"I think the president is saying, 'Look, if you don't go along with what I want—providing us with immunity and giving us control over operations—we're not going to stay there.'"
American troops withdrew from Iraq after President Nouri al-Maliki denied them immunity for combat operations, he adds.
"People thought, 'Gee, we would never do that.' I think Maliki himself probably thought that. It's important to keep in mind, it takes two to tango here," Korb says.
Omar Samad served as Afghanistan's ambassador to France and Canada in the last decade. He tells U.S. News he is surprised by the news in the last 48 hours, particularly given the U.S. and NATO's previous commitments.
"Not having that in place would not only jeopardize all the gains achieved over the last decade, but also would leave Afghanistan in a very precarious situation," says Samad, now an Afghanistan analyst with the U.S. Institute of Peace.
This instability could boil over into the region, he says, and may cause more global security issues.
He also points to the second critical role of the allied forces in Afghanistan: funding. Security forces in the volatile country are not yet mature enough, well trained or equipped to do the job themselves by 2014.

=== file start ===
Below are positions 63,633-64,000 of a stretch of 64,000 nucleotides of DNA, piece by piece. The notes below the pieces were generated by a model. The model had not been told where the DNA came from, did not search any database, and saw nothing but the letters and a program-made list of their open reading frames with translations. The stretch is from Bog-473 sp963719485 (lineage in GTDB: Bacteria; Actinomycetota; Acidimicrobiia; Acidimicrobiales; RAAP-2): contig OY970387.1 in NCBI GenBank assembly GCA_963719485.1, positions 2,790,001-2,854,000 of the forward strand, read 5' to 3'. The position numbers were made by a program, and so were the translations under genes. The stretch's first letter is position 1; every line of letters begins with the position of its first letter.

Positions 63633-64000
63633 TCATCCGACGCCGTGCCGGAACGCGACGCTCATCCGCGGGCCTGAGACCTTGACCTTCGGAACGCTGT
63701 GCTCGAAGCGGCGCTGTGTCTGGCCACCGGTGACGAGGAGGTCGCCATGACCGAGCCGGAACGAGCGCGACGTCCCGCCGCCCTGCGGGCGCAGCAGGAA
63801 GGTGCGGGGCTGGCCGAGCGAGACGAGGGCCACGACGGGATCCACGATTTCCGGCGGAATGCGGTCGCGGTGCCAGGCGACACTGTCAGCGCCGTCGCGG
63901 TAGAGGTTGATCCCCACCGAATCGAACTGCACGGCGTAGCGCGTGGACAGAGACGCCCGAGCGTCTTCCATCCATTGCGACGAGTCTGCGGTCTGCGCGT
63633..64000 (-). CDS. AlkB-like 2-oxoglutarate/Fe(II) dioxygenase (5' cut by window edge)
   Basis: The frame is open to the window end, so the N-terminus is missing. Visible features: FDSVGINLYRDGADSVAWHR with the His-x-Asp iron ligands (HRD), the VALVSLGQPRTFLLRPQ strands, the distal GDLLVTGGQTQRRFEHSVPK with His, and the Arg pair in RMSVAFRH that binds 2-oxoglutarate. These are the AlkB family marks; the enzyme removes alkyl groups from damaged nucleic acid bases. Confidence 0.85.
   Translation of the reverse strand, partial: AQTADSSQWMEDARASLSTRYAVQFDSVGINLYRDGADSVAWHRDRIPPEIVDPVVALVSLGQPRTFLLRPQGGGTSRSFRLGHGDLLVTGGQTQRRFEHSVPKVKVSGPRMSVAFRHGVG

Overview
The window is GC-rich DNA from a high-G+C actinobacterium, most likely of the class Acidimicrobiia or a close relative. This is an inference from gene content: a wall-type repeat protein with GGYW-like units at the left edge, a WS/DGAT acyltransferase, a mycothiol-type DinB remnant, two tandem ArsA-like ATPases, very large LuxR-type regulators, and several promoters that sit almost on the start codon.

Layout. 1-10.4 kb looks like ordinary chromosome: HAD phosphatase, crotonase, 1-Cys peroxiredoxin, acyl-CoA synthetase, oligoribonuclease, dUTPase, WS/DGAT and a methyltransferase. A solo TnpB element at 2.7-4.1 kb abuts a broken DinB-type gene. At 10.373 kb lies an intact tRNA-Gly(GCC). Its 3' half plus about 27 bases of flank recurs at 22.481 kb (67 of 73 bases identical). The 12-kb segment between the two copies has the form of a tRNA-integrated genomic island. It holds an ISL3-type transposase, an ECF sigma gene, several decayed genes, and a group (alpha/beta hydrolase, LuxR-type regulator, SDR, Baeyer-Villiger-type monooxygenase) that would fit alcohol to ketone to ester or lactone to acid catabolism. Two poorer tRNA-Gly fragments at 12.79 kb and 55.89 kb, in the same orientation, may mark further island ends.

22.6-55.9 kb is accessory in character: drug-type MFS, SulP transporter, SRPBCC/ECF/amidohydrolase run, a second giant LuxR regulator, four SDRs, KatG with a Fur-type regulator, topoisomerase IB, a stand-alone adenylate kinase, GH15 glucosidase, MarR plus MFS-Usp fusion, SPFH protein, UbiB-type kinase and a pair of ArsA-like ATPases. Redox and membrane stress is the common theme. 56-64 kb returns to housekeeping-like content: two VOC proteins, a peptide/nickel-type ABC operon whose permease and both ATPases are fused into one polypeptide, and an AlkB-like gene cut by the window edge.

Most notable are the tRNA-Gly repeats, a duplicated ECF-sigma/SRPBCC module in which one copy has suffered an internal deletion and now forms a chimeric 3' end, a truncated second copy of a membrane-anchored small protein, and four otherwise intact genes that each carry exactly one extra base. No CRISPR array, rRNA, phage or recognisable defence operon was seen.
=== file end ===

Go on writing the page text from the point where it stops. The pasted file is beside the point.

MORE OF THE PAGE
"It would be dramatic, and probably not very well received by the Afghan people in general," he says, adding, "that option can be viable only if we have a political settlement of the Afghan problem, meaning some kind of reconciliation with the Taliban that leads to a peaceful end."
This component, not training Afghans, is key to ending the war, says Korb.
"You don't have to train the Afghans to fight. They know how to fight," he says. "The real question is whether they'll fight for whatever the government may be."
The U.S. has already won the war, he says, pointing to the killing of Osama bin Laden.
Innocent adds the withdrawal will be left to how the White House handles its portrayal, and whether it can depict it as an "honorable exit."